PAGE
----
I know what you are saying. ”Another G-Wagen?” Yes, but if you saw the title and looked at the photo you can understand why. This is a 2016 G300 CDI 6×6. Yes, a G300 CDI, which means this thing is powered by the 3.0 liter OM642 V6 diesel engine and of course, it is a 6×6, too. These special Gs are called the LAPV (Light Armored Patrol Vehicle) 6.1 used for military service for countries around the world. It doesn’t look like much now, but typically these are outfitted to look something like this or this. This 6×6 has also been upgraded with Beadlock 37-inch tires with a centralized pressure system in cab. Just for good measure, it is possible to tow a trailer weighing up to 4400 pounds. How much? It is a good thing militaries have large budgets.
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The W461 Mercedes-Benz is a rare build of the G-Wagen that was dedicated for military and parapublic service. They are still as stripped down and basic as any…1 Comment
Earlier this week I looked at a ex-military Mercedes G-Wagen in a 1987 240GD. Today is another 1987 ex-military G-Wagen but this one is setup to…Comments closed
If you are shopping for a Mercedes-Benz G-Wagen, you have a couple choices. Those choices range from the military-spec models with steel floors and 65…Comments closed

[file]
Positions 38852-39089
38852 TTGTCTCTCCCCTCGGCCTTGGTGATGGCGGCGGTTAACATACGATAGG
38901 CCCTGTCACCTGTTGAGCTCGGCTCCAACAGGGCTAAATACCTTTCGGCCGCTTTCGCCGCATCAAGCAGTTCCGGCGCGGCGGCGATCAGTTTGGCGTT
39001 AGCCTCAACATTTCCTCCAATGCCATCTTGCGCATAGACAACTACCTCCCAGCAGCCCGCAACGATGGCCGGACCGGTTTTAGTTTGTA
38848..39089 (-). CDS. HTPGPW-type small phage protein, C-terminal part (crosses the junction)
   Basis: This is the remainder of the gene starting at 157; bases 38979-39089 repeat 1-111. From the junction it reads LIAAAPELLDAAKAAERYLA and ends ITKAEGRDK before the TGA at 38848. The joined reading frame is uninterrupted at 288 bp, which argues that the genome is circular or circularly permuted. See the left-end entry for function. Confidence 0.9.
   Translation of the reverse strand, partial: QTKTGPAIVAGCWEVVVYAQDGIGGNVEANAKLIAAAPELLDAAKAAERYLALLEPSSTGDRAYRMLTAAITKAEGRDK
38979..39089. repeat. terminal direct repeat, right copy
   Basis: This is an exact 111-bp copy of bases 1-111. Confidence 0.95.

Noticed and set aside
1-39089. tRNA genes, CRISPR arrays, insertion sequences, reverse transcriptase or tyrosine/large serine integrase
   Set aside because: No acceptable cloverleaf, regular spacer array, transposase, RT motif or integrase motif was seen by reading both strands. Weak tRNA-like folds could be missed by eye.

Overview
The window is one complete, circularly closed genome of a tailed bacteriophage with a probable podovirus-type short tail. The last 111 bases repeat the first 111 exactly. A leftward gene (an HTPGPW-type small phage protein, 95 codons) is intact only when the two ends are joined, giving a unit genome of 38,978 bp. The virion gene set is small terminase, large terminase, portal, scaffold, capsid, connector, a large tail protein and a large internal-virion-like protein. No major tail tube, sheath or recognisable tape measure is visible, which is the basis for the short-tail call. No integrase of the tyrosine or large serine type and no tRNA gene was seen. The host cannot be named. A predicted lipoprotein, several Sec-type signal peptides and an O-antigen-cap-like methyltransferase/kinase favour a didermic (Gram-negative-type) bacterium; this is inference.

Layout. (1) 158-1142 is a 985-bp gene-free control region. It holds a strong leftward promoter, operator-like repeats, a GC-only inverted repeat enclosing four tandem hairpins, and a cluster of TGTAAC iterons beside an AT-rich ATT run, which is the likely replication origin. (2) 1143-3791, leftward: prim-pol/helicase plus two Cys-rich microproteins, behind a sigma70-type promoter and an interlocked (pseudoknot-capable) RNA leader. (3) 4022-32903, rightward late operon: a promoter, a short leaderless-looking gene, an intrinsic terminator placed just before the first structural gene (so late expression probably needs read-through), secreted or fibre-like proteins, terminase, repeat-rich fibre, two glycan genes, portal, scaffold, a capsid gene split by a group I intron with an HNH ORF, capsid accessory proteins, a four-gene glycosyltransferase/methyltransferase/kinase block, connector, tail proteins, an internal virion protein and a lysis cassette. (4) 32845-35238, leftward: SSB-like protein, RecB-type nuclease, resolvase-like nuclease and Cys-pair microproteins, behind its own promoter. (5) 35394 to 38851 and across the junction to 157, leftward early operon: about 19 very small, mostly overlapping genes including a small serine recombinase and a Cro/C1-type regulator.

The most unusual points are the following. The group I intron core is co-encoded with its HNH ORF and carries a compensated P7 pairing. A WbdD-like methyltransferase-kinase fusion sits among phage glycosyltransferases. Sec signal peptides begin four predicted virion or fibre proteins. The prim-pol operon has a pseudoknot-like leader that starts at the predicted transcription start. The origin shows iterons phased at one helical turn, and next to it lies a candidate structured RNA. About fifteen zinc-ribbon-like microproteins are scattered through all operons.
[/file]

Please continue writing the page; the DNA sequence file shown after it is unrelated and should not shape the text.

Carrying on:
Conventional enthusiast wisdom would say that if you want an older, sturdy German off-roader, you want a Mercedes-Benz G-Wagen. However, that stance completely ignores a very important vehicle in Audi and Volkswagen’s history – the Iltis. The story is multi-faceted, but it boils down to two different stories; Volkswagen’s need for a replacement for both the Type 181 (“Thing”) and DKM Munga, and the birth of the legendary Audi Quattro. In the late 1960s and early 1970s, Volkswagen consolidated the various Auto Union brands into a revised Audi lineup – the result of which was an opportunity to replace Mercedes-Benz as the German military vehicle supplier, a lucrative contract. To do so, Volkswagen built a new Type 183 vehicle using spare parts from the lineup of vehicles it now oversaw – the chassis was in large part based upon the earlier Munga, and the mechanical components based upon the Audi 100. The second story goes that in winter testing of some Audi and Volkswagen products, snow covered roads seemed to be the undoing of all but one of the lineup of cars brought along; the new Iltis simply left the other cars behind and impressed engineers Jorg Bensinger and Walter Treser (yes, that Treser), who theorized that the drive system could see road use. The result was the blueprint for the Audi Quattro that would debut in 1980, but not before Audi and Volkswagen won the Paris-Dakar Rally in 1980 with an Iltis. While the Quattro legend would take Audi to a whole new level in the 1980s, not much appreciation is given to the father of the Quattro – they’re rare to find for sale but offer a neat alternative to the normal off-roader: